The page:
January 03, 2009
Stewart Gordon wrote:
>> Stewart Gordon wrote:
>>> Yigal Chripun wrote:
>>> <snip>
>>>> IMO, either the switch statement should remain the low level
>>>> (effiecient) construct as in C, or replaced by a general mechanism of
>>>> pattern matching. your solution is kinda between the two above options
>>>> and I don't see the point of it.
>>> What would a "general mechanism of pattern matching" involve, and how
>>> would it replace switch? Would it replace if as well?
>>>> I'd personally prefer pattern matching to be added to D and the switch
>>>> to be deprecated and eventually removed from the language.
>>> I'd personally prefer my proposal from years ago to be taken seriously:
>>> http://www.digitalmars.com/d/archives/22722.html
>>> ISTM silly to improve switch but at the same time keep it restricted to
>>> the same old arcane syntax.
>>> Stewart.
>> I have several idea on this, nothing finished though:
>> the only reason for switch in the first place is an optimization in
>> the compiler, besides that, there is no need for it at all and
>> everything can be done with a bunch of if statements.
>> we basically need a way to group several if/case statements together
>> and make them refer the same variable.
>> here's a first attempt:
>> match (value) {
>> case(1) foo();
>> case(2..4) { foo(); case(3) foo3(); bar(); continue; }
>> case(5) {...}
>> case() {...} // this is the default case
>> }
> So you make the () required so that the {} can be optional. At least
> it's consistent with most other control flow statements this way.
> I'm not sure why you need to use up another keyword for this - switch
> would work fine. At least, I don't think it would lead to any parsing
> ambiguity, though it might take quite a bit of lookahead to determine
> which switch syntax is being used.
> Would continue jump straight into the next case block that is a sibling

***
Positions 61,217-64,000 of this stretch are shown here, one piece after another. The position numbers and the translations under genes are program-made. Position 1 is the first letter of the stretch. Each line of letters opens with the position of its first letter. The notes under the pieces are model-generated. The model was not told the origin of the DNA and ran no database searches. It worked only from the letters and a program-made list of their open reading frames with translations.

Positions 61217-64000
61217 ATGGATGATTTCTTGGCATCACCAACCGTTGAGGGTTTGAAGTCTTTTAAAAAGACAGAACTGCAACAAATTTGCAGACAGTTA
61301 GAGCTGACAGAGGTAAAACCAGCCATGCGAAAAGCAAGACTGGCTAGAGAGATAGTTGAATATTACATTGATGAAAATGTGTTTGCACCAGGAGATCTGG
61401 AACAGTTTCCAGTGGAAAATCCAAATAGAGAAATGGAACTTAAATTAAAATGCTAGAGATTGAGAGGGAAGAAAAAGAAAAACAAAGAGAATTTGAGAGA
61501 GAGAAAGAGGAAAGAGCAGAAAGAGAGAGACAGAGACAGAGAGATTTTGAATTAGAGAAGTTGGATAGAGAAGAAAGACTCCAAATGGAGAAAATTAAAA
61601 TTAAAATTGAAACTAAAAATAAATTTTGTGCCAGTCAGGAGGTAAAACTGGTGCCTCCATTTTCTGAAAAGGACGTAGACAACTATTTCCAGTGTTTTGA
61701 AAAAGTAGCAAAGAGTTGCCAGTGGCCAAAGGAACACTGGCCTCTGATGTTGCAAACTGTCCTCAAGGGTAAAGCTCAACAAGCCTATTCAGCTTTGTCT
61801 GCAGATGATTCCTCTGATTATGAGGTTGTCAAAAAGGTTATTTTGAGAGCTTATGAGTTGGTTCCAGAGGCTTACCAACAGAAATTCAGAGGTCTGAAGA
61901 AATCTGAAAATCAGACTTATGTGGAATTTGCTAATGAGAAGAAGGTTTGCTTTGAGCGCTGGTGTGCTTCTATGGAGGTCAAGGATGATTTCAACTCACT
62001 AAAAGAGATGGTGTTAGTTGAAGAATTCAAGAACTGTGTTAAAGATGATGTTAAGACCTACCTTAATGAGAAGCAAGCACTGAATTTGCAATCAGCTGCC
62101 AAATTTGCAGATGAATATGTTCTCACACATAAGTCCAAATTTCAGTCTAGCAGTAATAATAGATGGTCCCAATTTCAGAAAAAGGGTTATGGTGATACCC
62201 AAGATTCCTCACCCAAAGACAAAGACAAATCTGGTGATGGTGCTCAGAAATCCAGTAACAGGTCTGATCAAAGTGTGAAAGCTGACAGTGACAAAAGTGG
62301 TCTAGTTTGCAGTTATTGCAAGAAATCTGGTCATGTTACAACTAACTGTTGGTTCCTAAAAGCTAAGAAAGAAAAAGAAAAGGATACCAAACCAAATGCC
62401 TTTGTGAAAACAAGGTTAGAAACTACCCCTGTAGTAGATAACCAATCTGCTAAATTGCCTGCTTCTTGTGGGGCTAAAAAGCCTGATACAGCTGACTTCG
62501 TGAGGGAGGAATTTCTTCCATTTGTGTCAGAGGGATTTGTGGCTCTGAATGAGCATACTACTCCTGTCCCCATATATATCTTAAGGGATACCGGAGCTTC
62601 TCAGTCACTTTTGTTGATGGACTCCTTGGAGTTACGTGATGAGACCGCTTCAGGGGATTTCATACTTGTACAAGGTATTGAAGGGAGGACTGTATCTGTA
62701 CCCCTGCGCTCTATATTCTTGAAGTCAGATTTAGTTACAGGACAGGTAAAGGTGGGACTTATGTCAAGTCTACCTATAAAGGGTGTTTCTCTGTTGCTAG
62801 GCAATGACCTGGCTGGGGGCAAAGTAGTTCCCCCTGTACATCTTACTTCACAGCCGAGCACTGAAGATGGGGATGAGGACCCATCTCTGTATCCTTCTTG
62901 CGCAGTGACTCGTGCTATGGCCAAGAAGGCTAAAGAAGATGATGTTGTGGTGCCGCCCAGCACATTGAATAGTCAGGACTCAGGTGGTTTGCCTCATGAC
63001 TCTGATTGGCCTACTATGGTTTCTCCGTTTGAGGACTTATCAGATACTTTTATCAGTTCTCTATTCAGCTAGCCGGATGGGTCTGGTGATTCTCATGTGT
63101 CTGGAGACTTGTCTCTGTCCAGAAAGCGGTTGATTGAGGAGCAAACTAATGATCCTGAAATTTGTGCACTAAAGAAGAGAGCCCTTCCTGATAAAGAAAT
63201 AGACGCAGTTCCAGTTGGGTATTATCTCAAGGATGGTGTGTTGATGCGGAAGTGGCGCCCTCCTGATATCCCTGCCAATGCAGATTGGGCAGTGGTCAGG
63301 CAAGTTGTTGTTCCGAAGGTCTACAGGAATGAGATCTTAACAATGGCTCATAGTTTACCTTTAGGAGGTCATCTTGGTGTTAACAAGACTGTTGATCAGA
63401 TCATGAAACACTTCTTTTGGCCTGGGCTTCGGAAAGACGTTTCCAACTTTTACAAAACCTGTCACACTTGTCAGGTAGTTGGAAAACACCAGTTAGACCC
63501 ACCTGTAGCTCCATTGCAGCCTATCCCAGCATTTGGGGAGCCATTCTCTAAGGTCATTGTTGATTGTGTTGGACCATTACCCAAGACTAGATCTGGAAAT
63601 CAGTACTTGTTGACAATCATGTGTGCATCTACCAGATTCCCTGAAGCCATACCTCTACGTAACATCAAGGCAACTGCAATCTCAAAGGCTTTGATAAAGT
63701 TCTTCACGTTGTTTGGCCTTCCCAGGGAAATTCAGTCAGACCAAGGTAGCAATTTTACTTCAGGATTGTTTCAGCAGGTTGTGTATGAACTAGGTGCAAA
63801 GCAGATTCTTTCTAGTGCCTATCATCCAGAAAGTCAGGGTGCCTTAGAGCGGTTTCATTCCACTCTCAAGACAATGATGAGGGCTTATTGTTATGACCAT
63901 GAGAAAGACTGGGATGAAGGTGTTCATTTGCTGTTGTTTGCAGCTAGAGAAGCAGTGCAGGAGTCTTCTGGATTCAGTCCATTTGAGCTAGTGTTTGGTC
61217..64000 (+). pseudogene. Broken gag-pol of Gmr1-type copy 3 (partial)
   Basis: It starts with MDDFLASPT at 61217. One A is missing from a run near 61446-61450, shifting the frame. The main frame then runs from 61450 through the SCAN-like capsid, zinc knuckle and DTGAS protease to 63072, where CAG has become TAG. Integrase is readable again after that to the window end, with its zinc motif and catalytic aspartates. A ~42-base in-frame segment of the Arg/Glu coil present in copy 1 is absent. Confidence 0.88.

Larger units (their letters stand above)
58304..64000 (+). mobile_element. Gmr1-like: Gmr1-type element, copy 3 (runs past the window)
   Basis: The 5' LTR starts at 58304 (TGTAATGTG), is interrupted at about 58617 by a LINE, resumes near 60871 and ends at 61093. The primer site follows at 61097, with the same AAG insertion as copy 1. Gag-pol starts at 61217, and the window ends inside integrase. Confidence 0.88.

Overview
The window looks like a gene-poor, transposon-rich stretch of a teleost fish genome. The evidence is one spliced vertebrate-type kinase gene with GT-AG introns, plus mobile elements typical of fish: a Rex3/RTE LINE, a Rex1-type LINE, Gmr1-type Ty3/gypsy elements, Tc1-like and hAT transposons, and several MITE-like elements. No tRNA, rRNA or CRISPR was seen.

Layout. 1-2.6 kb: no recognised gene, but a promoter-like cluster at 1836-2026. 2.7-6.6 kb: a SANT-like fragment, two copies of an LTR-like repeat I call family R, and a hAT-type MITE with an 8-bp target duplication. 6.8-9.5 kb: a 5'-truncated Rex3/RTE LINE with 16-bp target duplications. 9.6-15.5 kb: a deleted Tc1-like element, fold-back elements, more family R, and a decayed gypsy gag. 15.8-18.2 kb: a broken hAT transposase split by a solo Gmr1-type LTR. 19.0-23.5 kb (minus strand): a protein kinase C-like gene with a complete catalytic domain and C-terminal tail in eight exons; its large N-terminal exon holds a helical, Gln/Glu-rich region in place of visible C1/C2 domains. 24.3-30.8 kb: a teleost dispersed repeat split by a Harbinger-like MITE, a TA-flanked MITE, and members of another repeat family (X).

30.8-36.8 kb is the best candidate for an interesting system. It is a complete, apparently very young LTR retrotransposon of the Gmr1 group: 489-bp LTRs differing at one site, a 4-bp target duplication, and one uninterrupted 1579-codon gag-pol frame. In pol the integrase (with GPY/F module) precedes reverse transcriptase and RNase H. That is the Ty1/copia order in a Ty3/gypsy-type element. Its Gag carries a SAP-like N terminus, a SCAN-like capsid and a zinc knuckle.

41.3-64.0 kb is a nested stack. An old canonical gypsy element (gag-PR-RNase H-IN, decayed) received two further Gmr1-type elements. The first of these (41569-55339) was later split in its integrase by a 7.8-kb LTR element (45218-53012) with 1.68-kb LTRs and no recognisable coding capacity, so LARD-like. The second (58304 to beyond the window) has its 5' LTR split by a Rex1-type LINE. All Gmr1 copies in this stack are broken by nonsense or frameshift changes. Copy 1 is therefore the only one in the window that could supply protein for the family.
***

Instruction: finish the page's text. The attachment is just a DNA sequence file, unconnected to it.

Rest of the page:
> of the current one, whatever it may be, or what? And where there are
> uncased statements at the same block level as cased statements, under
> what circumstances will they be executed?
> Moreover, will "default" still be legal in place of "case()"?
> Stewart.

like I said, this is just my first attempt...

to answer your questions:
1) new keyword is like you said - to prevent ambiguity, but if the compiler can use "switch" without any parsing dificulties than I'm all for utilizing "switch".
2) requiring () is more consistent with the rest of D - const(..), cast(..), etc... also, this way as you noted, the {} are optional
3) continue should be consistent with loops, so it'll jump to next case in list - like current switch fall-through, (similar to 'continue' to next iteration in loop) and if you nest cases or want to skip a case than you can add a label and continue to that label as well.
4) I'm not sure about 'default' isn't it a waste to make it a keyword just for this? is it used anywhere else in the language?
5) i'm unsure about uncased statements - does it make sense to prohibit those?
6)another thing is adding ability to decompose stuff like in FP, for example:

match (arr) { // dynamic array
  case([a, b]) { use a, b here } // match if array has two elements

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